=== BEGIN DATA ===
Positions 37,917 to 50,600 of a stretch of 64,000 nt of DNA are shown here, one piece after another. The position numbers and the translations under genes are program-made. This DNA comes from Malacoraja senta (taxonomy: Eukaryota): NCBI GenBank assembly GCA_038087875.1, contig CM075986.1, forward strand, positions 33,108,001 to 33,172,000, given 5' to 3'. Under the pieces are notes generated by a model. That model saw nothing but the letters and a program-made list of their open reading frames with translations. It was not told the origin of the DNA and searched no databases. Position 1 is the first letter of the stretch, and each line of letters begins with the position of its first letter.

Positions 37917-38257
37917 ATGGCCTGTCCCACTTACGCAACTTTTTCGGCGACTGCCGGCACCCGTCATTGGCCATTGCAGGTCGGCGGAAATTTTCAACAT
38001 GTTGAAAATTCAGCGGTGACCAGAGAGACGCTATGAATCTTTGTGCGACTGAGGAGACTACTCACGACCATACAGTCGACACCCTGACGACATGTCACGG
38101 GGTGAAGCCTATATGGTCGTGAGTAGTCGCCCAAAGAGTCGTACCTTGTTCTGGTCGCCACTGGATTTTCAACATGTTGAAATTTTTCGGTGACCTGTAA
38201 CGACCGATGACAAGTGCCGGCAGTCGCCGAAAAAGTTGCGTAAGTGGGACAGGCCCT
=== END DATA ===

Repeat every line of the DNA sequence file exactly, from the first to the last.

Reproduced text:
Positions 37,917 to 50,600 of a stretch of 64,000 nt of DNA are shown here, one piece after another. The position numbers and the translations under genes are program-made. This DNA comes from Malacoraja senta (taxonomy: Eukaryota): NCBI GenBank assembly GCA_038087875.1, contig CM075986.1, forward strand, positions 33,108,001 to 33,172,000, given 5' to 3'. Under the pieces are notes generated by a model. That model saw nothing but the letters and a program-made list of their open reading frames with translations. It was not told the origin of the DNA and searched no databases. Position 1 is the first letter of the stretch, and each line of letters begins with the position of its first letter.

Positions 37917-38257
37917 ATGGCCTGTCCCACTTACGCAACTTTTTCGGCGACTGCCGGCACCCGTCATTGGCCATTGCAGGTCGGCGGAAATTTTCAACAT
38001 GTTGAAAATTCAGCGGTGACCAGAGAGACGCTATGAATCTTTGTGCGACTGAGGAGACTACTCACGACCATACAGTCGACACCCTGACGACATGTCACGG
38101 GGTGAAGCCTATATGGTCGTGAGTAGTCGCCCAAAGAGTCGTACCTTGTTCTGGTCGCCACTGGATTTTCAACATGTTGAAATTTTTCGGTGACCTGTAA
38201 CGACCGATGACAAGTGCCGGCAGTCGCCGAAAAAGTTGCGTAAGTGGGACAGGCCCT